Gestational Surrogacy


A gestational carrier (surrogate) IVF cycle is a process where eggs are retrieved from the female patient, fertilized in the laboratory using  her partner’s sperm, then transferred into the gestational carrier’s uterus.  A gestational carrier IVF cycle is indicated when the female patient has a disorder of the uterus, such as a hysterectomy (removal of the uterus) or congenital abnormalities such as large fibroids in the uterus.  Sometimes, the mother may have a medical condition which would prevent her from tolerating the physiological demands of a pregnancy and may even threaten the mother’s life.  The use of a gestational carrier or “surrogate” would allow such patients the opportunity to conceive their own biological children without compromising the safety and health of the mother.

Alternatively, use of a gestational carrier with donor eggs is an option for gay male couples as well as for women whose eggs cannot be used for reasons such as age-related infertility or the risk of passing genetic disorders to her children.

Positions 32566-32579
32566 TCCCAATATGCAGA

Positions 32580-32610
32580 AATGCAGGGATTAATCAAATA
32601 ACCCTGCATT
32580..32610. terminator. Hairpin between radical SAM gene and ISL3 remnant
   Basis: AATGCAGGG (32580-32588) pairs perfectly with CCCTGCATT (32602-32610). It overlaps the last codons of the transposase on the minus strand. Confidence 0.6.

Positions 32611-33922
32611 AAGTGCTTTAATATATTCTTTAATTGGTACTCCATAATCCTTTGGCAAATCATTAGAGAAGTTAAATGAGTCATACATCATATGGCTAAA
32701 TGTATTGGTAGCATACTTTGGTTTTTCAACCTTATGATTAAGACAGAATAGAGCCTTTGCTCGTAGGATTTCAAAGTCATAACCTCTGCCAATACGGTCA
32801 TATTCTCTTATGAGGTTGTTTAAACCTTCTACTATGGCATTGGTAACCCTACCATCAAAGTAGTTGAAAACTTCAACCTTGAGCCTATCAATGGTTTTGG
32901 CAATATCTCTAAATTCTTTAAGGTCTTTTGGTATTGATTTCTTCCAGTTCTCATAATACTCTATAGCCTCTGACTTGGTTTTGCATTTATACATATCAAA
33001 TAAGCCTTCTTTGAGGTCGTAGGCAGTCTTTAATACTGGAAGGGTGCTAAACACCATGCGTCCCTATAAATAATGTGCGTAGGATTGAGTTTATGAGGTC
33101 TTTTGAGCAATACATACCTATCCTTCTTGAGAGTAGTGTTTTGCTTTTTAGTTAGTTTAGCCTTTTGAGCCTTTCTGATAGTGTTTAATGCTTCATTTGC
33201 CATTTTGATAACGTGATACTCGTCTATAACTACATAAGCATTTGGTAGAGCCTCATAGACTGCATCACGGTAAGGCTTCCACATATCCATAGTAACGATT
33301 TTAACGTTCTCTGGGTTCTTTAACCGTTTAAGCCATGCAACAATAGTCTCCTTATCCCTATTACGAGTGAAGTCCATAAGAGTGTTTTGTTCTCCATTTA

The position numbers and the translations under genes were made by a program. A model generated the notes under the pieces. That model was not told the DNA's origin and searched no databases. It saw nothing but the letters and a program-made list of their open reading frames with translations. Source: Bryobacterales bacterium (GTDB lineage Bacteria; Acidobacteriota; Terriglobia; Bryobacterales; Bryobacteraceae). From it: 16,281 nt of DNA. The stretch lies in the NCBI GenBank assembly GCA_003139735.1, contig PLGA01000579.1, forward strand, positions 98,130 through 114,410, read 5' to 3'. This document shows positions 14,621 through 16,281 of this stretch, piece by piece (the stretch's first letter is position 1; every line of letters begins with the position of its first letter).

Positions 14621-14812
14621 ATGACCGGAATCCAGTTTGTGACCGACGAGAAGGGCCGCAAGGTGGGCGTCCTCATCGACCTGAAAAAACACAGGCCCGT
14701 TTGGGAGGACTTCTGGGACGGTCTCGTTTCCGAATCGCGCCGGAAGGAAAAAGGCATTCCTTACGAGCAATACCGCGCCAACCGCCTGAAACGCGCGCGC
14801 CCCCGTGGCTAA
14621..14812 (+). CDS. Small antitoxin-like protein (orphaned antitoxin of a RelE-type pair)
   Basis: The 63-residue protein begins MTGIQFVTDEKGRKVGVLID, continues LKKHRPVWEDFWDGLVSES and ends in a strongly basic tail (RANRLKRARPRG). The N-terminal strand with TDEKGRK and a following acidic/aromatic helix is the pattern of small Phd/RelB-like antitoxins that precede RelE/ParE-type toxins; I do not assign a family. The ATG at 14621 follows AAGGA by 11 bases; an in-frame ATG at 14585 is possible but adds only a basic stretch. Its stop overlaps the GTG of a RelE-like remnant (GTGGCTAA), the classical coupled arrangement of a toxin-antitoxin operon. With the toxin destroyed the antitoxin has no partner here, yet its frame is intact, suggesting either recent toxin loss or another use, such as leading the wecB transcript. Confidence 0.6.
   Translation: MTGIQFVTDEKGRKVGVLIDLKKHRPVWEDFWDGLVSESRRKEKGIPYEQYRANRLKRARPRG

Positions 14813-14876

Prior to starting an IVF cycle using a gestational carrier, all involved parties (intended parents and gestational carrier) must undergo medical, psychological and legal counseling.  Your physician can help determine if this is the appropriate course of treatment for you and will facilitate each of the steps necessary to begin treatment.